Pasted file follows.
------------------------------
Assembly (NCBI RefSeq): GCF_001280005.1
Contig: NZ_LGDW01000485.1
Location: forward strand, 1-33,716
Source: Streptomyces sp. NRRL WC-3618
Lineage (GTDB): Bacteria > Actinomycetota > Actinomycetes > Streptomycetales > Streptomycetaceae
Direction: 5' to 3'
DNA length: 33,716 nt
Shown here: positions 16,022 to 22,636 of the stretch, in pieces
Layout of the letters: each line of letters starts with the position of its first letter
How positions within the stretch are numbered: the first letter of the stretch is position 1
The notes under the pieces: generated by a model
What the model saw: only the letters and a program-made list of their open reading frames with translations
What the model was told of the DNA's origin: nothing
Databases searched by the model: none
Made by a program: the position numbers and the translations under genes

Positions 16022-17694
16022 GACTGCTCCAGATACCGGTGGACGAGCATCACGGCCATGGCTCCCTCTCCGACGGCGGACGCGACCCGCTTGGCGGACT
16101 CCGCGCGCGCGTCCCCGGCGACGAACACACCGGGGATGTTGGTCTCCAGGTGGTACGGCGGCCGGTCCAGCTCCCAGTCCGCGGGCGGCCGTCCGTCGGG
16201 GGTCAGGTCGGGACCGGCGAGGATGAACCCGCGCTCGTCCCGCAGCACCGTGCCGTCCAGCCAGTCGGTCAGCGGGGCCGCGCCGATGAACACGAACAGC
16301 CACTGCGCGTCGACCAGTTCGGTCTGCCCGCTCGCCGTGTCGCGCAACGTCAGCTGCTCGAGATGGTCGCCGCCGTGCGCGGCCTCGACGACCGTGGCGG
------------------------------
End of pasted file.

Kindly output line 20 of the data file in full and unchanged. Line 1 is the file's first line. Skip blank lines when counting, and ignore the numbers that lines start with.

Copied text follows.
16301 CACTGCGCGTCGACCAGTTCGGTCTGCCCGCTCGCCGTGTCGCGCAACGTCAGCTGCTCGAGATGGTCGCCGCCGTGCGCGGCCTCGACGACCGTGGCGG